A 5th-generation hot sauce dynasty rules a red hot market from a tiny Tabasco island

Edmund McIlhenny sold his first 658 bottles of hot sauce to grocers in New Orleans and the Gulf Coast in 1868. Today, producing on the same tiny island in Louisiana, his descendents dominate the hot sauce market — and ship the same pepper paste to 185 countries. But, mother nature bows to no man, and […]


March 29, 2018

Edmund McIlhenny sold his first 658 bottles of hot sauce to grocers in New Orleans and the Gulf Coast in 1868. Today, producing on the same tiny island in Louisiana, his descendents dominate the hot sauce market — and ship the same pepper paste to 185 countries.

But, mother nature bows to no man, and now rising tides and competition threaten to sink Tabasco’s ocean throne.

McIlhenny fanned the flames of the global hot sauce craze

Two years after planting his first Avery Island pepper, red-thumbed McIlhenny patented his spicy stuff — marketing it as an antidote to bland, Reconstruction-era mush. By the end of the decade, the sauce was scorching taste buds from Lowell to London. 

But the eyes were only beginning to water — today, the hot sauce market is one of America’s 10 fastest growing, hitting $1B in sales 2017. McIlhenny Company now produces 750,000 bottles a day.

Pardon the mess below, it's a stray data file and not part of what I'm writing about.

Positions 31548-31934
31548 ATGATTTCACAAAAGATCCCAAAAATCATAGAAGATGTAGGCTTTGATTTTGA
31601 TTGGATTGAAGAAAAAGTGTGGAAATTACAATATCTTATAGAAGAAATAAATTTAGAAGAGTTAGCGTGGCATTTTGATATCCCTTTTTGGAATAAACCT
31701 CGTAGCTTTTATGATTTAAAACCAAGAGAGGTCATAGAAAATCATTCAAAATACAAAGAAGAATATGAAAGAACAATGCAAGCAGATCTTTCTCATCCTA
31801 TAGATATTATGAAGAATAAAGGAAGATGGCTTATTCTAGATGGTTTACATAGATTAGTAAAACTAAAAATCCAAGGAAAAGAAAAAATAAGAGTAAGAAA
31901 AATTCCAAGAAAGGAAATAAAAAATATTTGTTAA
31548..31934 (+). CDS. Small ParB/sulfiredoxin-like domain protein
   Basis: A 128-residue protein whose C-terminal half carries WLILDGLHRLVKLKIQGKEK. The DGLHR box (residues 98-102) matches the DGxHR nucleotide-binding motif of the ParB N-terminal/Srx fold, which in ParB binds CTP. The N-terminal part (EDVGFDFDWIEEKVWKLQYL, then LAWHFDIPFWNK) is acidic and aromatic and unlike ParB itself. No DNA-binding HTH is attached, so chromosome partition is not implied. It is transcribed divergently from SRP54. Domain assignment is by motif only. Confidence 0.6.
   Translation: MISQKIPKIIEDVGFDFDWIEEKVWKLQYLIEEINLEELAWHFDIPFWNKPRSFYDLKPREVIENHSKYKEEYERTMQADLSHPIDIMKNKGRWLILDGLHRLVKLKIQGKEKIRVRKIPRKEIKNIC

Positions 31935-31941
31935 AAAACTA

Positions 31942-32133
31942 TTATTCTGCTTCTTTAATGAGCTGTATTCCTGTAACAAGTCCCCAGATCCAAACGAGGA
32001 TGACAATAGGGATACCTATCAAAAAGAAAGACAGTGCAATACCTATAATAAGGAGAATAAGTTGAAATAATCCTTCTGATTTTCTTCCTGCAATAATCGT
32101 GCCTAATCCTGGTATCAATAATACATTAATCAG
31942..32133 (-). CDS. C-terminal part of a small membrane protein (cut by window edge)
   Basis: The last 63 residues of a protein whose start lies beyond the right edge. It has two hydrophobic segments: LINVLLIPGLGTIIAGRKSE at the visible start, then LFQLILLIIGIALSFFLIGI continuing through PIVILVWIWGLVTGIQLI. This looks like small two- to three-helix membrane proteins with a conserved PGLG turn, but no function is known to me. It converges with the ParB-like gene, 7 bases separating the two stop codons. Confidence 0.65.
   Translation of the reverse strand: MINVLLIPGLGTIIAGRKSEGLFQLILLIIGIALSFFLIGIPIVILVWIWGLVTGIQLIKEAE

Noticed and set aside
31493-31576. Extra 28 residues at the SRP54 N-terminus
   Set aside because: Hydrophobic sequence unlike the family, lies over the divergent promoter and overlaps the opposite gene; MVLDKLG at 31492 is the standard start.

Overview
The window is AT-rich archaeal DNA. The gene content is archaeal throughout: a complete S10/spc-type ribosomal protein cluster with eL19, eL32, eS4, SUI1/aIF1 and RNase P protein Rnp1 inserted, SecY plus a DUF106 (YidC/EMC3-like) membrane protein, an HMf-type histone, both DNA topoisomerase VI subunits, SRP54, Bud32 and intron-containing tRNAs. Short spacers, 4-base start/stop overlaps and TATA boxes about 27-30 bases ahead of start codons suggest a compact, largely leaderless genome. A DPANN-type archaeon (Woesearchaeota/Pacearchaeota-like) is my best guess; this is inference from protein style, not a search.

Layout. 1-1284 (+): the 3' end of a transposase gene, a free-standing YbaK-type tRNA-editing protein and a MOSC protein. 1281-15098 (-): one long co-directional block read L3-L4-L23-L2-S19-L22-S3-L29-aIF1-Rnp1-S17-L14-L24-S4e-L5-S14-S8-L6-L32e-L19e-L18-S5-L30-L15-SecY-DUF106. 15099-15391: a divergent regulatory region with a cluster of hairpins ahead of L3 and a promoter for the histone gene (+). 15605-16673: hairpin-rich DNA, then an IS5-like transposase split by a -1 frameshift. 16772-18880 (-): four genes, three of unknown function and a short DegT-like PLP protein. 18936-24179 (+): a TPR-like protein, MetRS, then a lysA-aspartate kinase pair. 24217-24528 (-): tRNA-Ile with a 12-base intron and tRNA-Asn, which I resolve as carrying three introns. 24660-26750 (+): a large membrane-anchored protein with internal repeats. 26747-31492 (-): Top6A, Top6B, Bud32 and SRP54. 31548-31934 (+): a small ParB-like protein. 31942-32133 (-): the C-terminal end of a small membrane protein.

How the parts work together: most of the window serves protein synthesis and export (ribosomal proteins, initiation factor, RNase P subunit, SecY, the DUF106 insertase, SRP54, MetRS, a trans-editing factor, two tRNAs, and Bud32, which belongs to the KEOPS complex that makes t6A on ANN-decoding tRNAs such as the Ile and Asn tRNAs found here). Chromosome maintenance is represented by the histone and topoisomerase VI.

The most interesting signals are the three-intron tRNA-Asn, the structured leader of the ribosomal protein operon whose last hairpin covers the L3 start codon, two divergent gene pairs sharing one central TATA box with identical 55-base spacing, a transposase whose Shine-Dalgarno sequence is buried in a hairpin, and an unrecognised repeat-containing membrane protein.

But as America’s spice tolerance increased, so did the number of pepper peddlers eager to cash in.

Pressures put Papa’s picture-perfect pepper paradise in peril

In the past two decades, shifting demographics and culinary preferences have challenged Tabasco’s dominance. Sriracha sales skyrocketed after the garlicky hot sauce won numerous awards in the early 2010’s and lent its image to everything from potato chips to vodka.

To make matters worse, Avery Island faced a hurricane that nearly destroyed McIlhenny’s perilously perched production facility.

To protect their pepper-production facility from the sea, the McIlhenny Company built a 17-ft levee. To protect their brand from the rising tide of competition, they doubled down on their ingeniously simple strategy — product placement.

Tabasco makes hot sauce fit for a quarterback — or a queen

McIlhenny Company is the only non-British foodmaker in the world to boast a Royal Warrant — making Tabasco the queen’s official hot sauce. Tabasco is also served on Air Force One, in the International Space Station, in US Army MREs, and in NFL locker rooms.

Old Man McIlhenny’s spicy marketing strategy has paid off — Tabasco leads the pack with 17.1% market share, compared to Frank’s 11.3% and Sriracha’s 8%.

The McIlhenny Company continues to “co-brand” with other popular food companies (Cheez-Its, Slim Jims, Heinz, A1, Vlasic, Jelly Belly) and releases new flavors based on trends. 

Their most recent release? Tabasco-brand Sriracha.

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